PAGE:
Banner ads on Google…a step too far?

By Daragh Cassidy


Google has come a long way since it was founded by Larry Page and Sergey Brin in 1998.

The small company that once provided just internet search results has turned into a behemoth of a corporation involved in almost every area of digital life: social media, email, online advertising, mapping, cloud storage and much much more. Google now even provides (a pretty decent) language translation service!

The Google search site has also come a long way since it first appeared in 1998. The simple, uncluttered look and feel of the site has gradually been replaced by an increasingly ‘busy’ looking site over the years. These days, whenever anyone searches on Google, paid search ads take up an ever increasing amount of space. And if a company that you’re searching for has a Google+ profile page, then expect that to feature prominently too.

Google has also been giving personalised search results for several years. This means that two people searching for the same thing might get very different search results depending on their past browsing history and what Google perceives their interests to be. This is despite that fact that in 2005, Marissa Mayer, the then head of search and user experience, wrote that Google would never provide “biased” search results.

However, another more sacrosanct promise now seems to have been broken. Mayer, who worked at Google for 13 years before moving to Yahoo! as CEO, also vowed there would be: “…no banner ads on the Google homepage or web search results pages. There will not be crazy, flashy, graphical doodads flying and popping up all over the Google site. Ever”.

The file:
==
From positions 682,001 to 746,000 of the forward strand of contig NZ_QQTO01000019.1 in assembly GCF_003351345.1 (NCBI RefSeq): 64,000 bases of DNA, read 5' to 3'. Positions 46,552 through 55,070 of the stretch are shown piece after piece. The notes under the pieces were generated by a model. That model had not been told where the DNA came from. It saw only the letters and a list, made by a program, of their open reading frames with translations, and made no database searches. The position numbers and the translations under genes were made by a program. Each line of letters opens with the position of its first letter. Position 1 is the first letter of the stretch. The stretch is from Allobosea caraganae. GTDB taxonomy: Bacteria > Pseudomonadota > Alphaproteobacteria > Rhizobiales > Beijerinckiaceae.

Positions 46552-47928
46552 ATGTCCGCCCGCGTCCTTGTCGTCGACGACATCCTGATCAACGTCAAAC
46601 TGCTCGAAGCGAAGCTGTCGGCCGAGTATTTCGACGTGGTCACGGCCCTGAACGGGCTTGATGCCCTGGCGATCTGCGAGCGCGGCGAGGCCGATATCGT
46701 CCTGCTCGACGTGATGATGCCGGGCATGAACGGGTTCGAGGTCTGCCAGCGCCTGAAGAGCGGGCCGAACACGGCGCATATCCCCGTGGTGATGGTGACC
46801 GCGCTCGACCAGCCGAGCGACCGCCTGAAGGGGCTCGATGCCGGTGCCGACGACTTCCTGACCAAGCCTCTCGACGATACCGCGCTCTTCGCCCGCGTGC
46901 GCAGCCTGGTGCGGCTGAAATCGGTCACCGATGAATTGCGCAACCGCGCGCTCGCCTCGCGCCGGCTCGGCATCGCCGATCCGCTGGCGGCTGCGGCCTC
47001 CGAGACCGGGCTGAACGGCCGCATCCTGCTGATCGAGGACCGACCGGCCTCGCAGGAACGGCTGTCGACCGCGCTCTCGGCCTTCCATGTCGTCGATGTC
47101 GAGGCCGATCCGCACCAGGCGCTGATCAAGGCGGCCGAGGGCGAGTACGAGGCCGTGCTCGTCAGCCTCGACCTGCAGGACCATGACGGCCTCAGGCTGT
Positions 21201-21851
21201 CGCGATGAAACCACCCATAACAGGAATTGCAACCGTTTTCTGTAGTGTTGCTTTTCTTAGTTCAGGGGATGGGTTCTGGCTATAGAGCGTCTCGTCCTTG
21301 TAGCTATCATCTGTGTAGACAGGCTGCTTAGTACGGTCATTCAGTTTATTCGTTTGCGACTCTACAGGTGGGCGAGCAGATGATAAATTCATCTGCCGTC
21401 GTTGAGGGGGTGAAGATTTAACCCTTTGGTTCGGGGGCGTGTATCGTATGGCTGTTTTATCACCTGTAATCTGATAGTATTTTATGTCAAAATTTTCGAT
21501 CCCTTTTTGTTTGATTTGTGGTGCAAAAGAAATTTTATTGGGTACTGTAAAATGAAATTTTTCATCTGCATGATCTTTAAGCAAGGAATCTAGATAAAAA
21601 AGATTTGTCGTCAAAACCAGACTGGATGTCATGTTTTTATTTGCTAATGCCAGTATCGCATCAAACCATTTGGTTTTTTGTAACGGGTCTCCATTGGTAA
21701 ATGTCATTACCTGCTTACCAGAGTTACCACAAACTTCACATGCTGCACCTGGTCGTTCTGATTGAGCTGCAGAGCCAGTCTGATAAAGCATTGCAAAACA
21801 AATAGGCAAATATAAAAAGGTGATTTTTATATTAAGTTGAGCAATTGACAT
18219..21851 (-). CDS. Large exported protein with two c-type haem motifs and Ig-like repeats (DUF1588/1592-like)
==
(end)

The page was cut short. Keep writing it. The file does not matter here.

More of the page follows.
Until now that is…

Because Google has confirmed that it is testing a system with about 30 advertisers in the US in which it will show banner ads for these companies when people search for topics that include them in web search results. Google declined to say how long the test will run for, when it might be extended outside the US, or what the criteria for success – or failure – would be.


For advertisers, this must seem like a marketing dream. Google is the world’s most-used search engine and one of the world’s most visited sites. And while AdWords provides a way for advertisers to target internet search users, the format hardly allows for a brand to communicate any type of rich, engaging or creative message. Banner ads (or better still, rich media, GIF animated banners!!) would provide a fantastic way for advertisers to get their message across to the hundreds of millions of people who use Google’s search engine every day.

But is the idea really right for Google itself?

Advertisers have been less willing to pay for ad space recently, forcing Google to increase the overall volume of ads that it sells. The banner ad tests come amid a push by Google to move from purely text-based ads to ones that feature videos, photos and other forms of visual information. This is understandable given the increasingly “visual” age in which we now live.

However, one of the major reasons why Google gained so much attention when it started in 1998 was because its opening search page, and following results page, were uncluttered by adverts and other elements such as banner ads. Users adored the clean look and feel of the site and this was one of the main reasons the company quickly overtook the Yahoo! search engine in so many markets – just compare the Google home page to that of Yahoo! But with AdWords and now banners ads clogging up search results, this uncluttered look and feel is quickly being eroded.

In the short term, banner ads may seem like a great way for Google to maximise revenue and make even more profits. But in the longer term, people may view all Google’s advertising as an annoyance and start moving back to simpler search alternatives.